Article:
The main drawback? Well it is clearly the price. WiFi Mesh network systems are much more expensive than simple extenders, at least doubling or tripling the amount to pay if we want to get a set of two or three nodes.

PLC adapters with built-in WiFi


Another option available in the market are PLC adapters with integrated WiFi. These are very simple systems to install that they use the home electricity grid already existing to carry the connection in a wired way to the different rooms.

They basically consist of a first PLC adapter usually without WiFi capabilities It connects to the operator’s router via Ethernet and different nodes or satellite adapters scattered around the rooms.

The main adapter sends the data signal through the housing electrical cables to the different rooms of the house. Once there, the WiFi-capable satellite PLC adapter picks up the data signal from the electrical outlet and set up a wireless access point to which our devices such as mobile phones, computers, etc. will be connected.

They are usually a very good option and offer excellent performance in relatively modern electrical installations, although they are not without problems and possible outage situations and speed fluctuations that can turn out to be a real headache.

Plc Wifi1366

Its main advantage is that they are very easy to install and configure. It is enough to plug them into a free socket and little else like pairing them in some models or adjusting some parameters through a mobile application. In addition, we also usually offer built-in Ethernet ports to connect wired equipment in the rooms.

Its disadvantage is that they are more expensive solutions than simple coverage amplifiers (although somewhat cheaper than Mesh systems if we opt for the basic versions). If we are looking for models with the latest in connectivity standards and that are even compatible with mesh networks, then the price goes up quickly.

Also, its actual performance it will depend on the state of the electrical network of the house, of the electrical appliances that we have plugged in and whether the two nodes are under the same electrical circuit in the light box. This can make, depending on each particular case, the performance is excellent or very poor, something that we will not know until we have bought and installed them at home.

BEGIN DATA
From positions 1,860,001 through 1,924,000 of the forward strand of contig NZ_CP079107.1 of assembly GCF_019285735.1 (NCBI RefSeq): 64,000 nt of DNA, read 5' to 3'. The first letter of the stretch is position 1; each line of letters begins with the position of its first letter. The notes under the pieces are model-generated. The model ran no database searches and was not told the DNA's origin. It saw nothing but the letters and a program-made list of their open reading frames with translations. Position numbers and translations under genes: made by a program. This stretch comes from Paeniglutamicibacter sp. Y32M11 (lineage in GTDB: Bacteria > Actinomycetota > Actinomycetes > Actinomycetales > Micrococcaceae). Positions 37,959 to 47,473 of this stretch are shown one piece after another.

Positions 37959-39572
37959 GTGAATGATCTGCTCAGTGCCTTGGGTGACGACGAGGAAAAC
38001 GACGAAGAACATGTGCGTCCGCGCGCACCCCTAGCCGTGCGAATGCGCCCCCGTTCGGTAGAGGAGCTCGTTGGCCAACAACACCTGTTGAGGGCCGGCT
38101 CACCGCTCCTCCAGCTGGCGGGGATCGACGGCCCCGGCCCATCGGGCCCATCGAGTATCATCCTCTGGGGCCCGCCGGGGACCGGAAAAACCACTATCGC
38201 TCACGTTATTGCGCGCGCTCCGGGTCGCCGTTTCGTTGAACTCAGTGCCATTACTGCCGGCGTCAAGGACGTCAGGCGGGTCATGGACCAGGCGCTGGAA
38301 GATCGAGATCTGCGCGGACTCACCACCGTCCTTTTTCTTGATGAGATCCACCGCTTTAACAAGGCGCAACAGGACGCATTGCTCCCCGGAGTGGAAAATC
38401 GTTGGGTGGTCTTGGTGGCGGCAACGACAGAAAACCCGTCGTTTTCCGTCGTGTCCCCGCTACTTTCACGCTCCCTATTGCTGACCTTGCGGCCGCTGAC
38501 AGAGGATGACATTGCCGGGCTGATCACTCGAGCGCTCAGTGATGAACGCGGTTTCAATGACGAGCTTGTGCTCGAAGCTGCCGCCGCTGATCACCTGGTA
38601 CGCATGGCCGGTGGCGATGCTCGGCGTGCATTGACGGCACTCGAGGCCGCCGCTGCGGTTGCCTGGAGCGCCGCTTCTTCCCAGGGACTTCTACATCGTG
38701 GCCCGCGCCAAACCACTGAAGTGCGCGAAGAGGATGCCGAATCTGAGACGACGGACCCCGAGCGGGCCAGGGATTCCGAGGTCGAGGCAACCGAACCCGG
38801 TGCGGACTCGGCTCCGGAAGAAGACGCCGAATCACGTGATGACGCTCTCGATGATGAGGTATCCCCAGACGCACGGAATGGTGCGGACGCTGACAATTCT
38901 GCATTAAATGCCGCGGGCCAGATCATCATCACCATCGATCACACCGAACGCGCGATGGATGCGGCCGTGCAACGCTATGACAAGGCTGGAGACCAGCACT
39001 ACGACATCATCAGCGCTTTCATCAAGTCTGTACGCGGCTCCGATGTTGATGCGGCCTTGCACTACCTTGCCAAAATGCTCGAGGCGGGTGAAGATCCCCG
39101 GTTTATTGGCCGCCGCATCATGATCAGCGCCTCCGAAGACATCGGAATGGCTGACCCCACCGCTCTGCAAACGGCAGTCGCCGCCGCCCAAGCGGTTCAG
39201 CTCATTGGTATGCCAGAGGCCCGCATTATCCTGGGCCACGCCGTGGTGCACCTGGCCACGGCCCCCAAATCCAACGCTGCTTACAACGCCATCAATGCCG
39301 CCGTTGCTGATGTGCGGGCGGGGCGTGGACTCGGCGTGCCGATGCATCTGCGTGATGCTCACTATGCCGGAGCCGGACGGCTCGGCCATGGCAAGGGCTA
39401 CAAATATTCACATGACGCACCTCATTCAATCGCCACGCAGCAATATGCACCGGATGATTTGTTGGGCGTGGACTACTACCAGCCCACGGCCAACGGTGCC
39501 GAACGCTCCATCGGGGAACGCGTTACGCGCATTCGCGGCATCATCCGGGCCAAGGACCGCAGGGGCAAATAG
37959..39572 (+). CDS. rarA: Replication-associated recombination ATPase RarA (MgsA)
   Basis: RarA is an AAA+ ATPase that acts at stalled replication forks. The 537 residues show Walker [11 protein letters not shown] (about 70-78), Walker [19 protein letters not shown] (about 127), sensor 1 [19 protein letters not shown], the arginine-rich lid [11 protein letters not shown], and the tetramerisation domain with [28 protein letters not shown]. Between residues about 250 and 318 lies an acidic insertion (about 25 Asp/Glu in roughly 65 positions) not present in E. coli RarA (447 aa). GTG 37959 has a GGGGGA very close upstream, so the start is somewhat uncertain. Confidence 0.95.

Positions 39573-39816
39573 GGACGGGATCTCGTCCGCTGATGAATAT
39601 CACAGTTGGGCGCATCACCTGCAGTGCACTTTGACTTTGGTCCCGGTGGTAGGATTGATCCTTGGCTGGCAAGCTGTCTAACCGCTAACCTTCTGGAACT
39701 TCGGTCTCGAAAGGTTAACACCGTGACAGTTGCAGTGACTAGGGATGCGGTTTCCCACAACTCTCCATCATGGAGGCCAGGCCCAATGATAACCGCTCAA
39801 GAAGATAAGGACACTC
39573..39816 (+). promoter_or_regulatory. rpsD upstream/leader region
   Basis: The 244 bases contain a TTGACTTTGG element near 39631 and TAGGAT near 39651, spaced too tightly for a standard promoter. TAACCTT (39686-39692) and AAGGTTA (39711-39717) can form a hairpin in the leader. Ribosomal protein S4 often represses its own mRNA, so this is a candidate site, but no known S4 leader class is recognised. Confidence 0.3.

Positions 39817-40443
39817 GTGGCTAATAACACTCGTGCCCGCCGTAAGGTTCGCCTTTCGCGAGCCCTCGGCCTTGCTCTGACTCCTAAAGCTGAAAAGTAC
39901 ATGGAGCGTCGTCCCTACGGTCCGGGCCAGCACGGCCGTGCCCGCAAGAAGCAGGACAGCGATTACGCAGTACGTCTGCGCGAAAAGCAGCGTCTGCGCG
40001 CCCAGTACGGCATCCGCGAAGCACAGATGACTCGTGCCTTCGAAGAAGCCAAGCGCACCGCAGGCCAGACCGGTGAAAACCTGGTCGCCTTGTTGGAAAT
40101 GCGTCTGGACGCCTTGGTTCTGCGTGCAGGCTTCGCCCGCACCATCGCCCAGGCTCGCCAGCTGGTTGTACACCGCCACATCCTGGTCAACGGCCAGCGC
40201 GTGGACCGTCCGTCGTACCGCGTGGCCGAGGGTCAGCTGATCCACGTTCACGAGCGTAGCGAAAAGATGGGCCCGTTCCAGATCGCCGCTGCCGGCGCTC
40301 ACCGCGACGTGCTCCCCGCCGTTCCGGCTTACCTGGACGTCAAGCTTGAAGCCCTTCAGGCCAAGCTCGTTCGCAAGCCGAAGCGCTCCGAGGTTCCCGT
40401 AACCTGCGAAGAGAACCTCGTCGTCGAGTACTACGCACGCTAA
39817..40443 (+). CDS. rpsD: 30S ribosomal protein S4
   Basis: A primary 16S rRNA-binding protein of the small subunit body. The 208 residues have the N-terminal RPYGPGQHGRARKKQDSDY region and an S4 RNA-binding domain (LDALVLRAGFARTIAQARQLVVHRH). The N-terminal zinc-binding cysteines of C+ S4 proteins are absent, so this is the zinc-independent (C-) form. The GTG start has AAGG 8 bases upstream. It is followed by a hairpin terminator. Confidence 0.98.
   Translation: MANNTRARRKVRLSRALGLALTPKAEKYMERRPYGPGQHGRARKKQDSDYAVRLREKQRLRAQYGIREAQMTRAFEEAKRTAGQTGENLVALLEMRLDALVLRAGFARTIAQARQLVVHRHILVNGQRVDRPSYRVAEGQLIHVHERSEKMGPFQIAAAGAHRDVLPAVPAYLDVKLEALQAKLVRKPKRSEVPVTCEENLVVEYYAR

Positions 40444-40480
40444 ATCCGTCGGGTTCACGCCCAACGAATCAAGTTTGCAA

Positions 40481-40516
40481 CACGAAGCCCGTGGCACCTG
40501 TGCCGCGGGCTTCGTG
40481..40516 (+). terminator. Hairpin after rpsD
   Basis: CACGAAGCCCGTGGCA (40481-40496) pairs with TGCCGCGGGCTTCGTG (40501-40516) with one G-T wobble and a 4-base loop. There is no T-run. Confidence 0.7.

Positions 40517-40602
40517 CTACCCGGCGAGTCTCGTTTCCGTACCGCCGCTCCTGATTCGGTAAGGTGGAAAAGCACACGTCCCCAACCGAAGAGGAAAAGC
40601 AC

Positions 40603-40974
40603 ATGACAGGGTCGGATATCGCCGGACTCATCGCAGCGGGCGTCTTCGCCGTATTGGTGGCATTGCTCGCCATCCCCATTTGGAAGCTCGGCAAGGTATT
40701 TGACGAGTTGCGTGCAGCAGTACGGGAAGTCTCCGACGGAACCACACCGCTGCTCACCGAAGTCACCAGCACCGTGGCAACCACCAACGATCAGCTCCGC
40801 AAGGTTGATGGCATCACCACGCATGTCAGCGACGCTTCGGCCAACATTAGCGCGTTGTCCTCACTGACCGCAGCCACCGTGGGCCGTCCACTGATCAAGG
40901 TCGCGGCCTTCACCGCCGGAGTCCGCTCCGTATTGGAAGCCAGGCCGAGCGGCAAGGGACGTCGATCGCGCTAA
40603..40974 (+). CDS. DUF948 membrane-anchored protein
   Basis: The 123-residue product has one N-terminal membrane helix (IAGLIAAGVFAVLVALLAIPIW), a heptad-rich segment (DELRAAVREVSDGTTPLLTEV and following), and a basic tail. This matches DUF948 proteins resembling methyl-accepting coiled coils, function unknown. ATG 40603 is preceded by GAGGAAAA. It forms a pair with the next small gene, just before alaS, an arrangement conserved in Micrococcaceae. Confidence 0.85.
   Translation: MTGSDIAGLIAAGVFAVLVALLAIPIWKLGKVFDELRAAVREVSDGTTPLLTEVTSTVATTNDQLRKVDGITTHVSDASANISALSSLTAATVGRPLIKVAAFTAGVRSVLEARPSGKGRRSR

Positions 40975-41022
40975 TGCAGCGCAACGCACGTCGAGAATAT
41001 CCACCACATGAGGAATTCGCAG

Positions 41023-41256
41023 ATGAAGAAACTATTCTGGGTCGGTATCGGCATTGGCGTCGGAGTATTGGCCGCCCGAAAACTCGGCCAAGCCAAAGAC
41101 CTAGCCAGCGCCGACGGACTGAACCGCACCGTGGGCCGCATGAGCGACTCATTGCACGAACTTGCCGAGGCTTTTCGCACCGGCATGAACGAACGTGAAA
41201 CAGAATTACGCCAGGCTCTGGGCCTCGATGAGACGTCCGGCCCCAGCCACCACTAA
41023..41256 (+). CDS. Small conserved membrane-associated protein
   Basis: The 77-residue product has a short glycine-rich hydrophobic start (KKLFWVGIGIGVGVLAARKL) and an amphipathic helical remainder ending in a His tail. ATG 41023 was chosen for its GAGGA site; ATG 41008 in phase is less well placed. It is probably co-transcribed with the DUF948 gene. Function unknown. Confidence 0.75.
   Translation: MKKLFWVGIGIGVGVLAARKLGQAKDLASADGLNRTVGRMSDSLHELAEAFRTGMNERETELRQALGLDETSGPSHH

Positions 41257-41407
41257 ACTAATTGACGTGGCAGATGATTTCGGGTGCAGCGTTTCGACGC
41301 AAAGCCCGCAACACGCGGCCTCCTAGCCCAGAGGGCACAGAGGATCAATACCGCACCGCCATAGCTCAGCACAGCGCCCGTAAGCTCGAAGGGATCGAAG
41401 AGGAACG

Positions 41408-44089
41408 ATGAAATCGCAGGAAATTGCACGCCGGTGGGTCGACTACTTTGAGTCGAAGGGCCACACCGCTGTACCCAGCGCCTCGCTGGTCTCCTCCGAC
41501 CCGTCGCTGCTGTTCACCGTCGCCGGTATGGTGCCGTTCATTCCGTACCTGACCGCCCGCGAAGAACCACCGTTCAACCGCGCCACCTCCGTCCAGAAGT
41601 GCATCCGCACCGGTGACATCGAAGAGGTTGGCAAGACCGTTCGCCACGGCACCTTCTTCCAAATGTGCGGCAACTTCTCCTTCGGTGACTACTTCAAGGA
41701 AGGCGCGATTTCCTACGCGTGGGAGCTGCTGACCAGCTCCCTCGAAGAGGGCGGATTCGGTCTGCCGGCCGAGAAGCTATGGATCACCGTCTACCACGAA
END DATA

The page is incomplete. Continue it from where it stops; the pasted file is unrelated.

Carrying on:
Wireless access points

An option until a few years ago widely used for improve WiFi that came standard with the operator’s router were the wireless access points, with its different shapes, sizes and benefits.

Its name perfectly describes what its function is: create an internet access point through a wireless link directly wherever we install it. They are very common in large companies and even small businesses, although less common in medium-sized homes.

Access Point1366

The access point you necessarily need a router to work. It connects to it through an Ethernet cable that gives it the maximum possible speed of the local network so that it can later distribute it via WiFi to areas where the router does not reach.

Its main advantage is its ease of installation and configuration. It is enough to connect it to the router, to the electricity and perhaps configure some parameter such as password, network identifier and others in case we do not want to use the ones that come standard. After this and before turning off the WiFi network of the operator’s router, we will have our new WiFi working.

Its drawback is that, for the residential market, there is usually not much variety in stores and technical improvements such as new standards, WiFi 6, etc. They mainly reach professional or semi-professional models, which are usually much more expensive.

Additional routers


Finally, we always have the alternative of use a second router as an auxiliary system to extend the coverage of the WiFi network. At this point we can choose to use an old one that we already have at home to expand coverage configuring it as a repeater or directly by buying and configure a neutral router model new generation that provide us with the latest in connectivity.

Using an additional router has the advantage that in general it will be more powerful and with more features than the one we have as standard from the operator, but it will not always be the best possible solution.

For example, if we buy a neutral model of much better quality with a more powerful WiFi network but in the end we have to install it right next to the operator’s modem, it may be that in the rooms furthest from the house we continue to have coverage problems and we have spent on equipment that will not offer much improvement compared to what we already had.

And if what we do is use an old router as a signal extender or repeater placed in an intermediate place in the house, we will be saving ourselves from buying more equipment, but perhaps that old router that we already had as discarded because it is obsolete does not offer the best benefits, achieving an expanded network that will have good coverage but low speed.

Source: Xataka Smart Home by feeds.weblogssl.com.